Sources--Books

A really convenient place to order books--I ordered many of these there--is Bookstacks. Telnet to books.com. Available on the Web as well.

Arendt, Hannah, Eichmann in Jerusalem(Penguin, 1963). Subtitled "A Report on the Banality of Evil", Arendt was the first to report how ordinary and unremarkable many Nazis were, and to comment on the ways in which some Jews collaborated in their own destruction.

Borowski, Tadeusz, This Way for the Gas, Ladies and Gentlemen, (Penguin 1967). Borowski was a Polish political inmate whose Auschwitz reminiscences are frighteningly sardonic and cruel.

Cohen, Arthur, The Tremendum, (Continuuum 1993). An extremely bitter interpretation of the Holocaust in history, from a Jewish theological perspective.

Conot, Robert, Justice at Nuremberg, (Carroll and Graf, 1983). An account of the original, and most important of the war crimes trials.

Dawidowicz, Lucy, The War Against the Jews, (Bantam, 1975) This is the best one-volume overview of the Holocaust.

Des Pres, Terrence, The Survivor, (Oxford, 1976). An analysis of the reasons why certain were able to survive the camps.

Friedrich, Otto, The Kingdom of Auschwitz, (Harper Perennial, 1982). This brief overview of Auschwitz is a good introduction to the topic.

Gutman, Yisrael, and Michael Berenbaum, Anatomy of the Auschwitz Death Camp, (Indiana University Press, 1994). Published in association with the Holocaust Museum, this is a definitive series of essays on Auschwitz, with articles on perpetrators, inmates, the mechanics of destruction and numerous other topics.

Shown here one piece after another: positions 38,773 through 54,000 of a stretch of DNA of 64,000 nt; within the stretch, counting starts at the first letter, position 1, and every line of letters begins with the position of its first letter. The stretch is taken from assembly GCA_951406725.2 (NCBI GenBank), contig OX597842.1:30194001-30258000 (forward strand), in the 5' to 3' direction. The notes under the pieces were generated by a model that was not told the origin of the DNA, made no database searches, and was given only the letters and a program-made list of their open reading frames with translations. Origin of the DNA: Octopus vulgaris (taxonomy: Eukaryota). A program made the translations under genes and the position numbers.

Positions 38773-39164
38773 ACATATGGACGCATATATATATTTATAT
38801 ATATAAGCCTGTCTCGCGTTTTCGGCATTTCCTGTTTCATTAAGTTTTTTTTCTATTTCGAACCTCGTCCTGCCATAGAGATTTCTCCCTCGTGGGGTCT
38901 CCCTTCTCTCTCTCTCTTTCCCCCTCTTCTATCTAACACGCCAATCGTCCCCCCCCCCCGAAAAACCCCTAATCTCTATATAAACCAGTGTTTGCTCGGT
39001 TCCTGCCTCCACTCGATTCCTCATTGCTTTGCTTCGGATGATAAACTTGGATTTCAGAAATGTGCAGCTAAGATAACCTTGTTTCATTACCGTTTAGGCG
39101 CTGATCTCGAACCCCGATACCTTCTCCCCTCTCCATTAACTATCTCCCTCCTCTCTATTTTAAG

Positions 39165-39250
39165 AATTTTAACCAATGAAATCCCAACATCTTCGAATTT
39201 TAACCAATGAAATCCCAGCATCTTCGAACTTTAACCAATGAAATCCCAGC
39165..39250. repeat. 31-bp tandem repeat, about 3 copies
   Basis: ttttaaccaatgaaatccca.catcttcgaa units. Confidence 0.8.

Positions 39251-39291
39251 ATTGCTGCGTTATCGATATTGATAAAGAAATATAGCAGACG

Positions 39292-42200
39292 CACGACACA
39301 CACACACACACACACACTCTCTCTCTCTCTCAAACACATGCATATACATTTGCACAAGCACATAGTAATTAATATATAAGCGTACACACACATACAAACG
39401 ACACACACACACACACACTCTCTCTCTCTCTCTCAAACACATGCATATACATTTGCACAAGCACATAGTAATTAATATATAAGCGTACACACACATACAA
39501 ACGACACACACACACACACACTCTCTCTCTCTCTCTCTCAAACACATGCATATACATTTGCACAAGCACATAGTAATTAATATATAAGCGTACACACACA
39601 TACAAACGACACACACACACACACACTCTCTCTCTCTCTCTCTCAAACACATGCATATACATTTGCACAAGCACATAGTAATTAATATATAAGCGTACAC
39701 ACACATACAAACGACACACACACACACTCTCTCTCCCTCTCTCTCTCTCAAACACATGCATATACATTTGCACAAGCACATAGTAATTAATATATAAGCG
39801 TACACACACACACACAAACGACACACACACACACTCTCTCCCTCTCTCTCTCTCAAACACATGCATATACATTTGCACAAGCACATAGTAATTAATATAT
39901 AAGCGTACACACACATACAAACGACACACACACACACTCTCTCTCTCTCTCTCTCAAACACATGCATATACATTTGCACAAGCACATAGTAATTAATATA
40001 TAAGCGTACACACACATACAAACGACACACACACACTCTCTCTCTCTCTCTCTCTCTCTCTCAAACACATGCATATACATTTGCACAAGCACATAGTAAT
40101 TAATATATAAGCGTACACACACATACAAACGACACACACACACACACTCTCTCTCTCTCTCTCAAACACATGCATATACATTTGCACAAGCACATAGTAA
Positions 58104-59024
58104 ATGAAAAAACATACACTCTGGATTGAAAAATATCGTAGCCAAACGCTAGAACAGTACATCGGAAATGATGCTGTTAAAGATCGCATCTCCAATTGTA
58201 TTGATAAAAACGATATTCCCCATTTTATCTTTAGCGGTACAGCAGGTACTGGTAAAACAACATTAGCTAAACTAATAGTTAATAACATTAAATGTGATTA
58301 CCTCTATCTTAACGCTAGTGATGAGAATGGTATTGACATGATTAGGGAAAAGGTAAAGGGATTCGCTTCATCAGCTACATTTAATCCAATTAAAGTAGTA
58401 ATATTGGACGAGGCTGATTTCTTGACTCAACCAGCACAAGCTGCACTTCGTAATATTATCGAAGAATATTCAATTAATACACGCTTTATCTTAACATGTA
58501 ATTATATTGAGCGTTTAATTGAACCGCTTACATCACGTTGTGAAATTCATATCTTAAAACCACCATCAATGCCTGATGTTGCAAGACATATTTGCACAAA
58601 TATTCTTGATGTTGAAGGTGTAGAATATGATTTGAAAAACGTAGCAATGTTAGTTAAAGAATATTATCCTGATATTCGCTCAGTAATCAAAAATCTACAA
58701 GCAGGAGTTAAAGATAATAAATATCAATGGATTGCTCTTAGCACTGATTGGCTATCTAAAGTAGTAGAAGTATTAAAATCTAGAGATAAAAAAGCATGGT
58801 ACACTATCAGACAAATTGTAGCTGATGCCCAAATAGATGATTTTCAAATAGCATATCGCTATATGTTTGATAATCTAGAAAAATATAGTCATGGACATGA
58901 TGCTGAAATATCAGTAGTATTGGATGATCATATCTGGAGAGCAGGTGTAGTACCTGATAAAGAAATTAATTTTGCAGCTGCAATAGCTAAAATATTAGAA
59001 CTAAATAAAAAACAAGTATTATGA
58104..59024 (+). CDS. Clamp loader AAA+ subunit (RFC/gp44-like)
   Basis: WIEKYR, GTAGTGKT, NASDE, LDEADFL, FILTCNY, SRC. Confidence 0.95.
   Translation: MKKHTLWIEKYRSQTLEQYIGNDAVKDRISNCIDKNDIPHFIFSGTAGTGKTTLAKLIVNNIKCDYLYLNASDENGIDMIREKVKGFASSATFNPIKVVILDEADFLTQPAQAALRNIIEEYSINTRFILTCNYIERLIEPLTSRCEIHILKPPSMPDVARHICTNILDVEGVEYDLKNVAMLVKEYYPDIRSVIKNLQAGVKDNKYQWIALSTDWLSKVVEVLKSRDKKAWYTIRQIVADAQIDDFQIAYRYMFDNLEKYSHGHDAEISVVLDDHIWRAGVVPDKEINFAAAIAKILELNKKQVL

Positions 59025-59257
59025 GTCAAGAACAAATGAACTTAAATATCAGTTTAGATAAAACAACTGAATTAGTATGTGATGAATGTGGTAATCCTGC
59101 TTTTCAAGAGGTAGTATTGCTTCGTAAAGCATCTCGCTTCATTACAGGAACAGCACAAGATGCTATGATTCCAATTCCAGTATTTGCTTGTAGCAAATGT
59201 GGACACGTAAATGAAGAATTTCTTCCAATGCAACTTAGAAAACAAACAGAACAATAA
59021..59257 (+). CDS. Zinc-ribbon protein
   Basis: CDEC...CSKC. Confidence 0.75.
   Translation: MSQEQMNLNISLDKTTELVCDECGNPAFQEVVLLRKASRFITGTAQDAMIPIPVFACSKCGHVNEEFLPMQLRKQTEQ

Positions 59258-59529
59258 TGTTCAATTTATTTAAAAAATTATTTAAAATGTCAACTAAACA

Hilberg, Raul, Perpetrators, Victims, Bystanders, (Harper Collins, 1992). Hilberg is the author of the definitive three-volume history of the Holocaust. This slender book does just what it says--profiles a number of people and organizations from each of the three categories.

Hoss, Rudolph, Death Dealer, (Prometheus, 1992).The written postwar confessions of the commandant of Auschwitz.

Levi, Primo, The Drowned and the Saved, (Vintage International, 1988) and Survival in Auschwitz, (Collier 1993). Levi was a gentle, erudite man who survived Auschwitz because of his extreme youth and his degree in chemistry which earned him a job in Buna. Survival, his first book, is a straight-forward recounting of his stay there; Drowned, his last, is a series of essays interpreting his experience.

Lifton, Robert Jay, The Nazi Doctors, (Basic Books, 1986). Lifton is a psychiatrist who interviewed both Nazi and inmate doctors and who tries to explain the transformation of ordinary men into killers-- and in many cases, back to ordinary men again, when the war was over.

Spiegelman, Art, Maus: A Survivor's Tale (Pantheon, 1986), in two volumes. This almost unclassifiable book is both a comic and a work of history, recounting the author's father's experiences in Germany, deportation to Auschwitz, survival and "afterlife" in the United States.

Swiebocka, Teresa, Auschwitz: A History in Photographs, (Indiana University Press, 1993). Sponsored by the Auschwitz-Birkenau State Museum, this volume contains pictures far more distressing than anything I have reproduced here.

Wiesel, Elie, Night (Bantam, 1982). The 15-year-old Wiesel was imprisoned in Auschwitz with his father.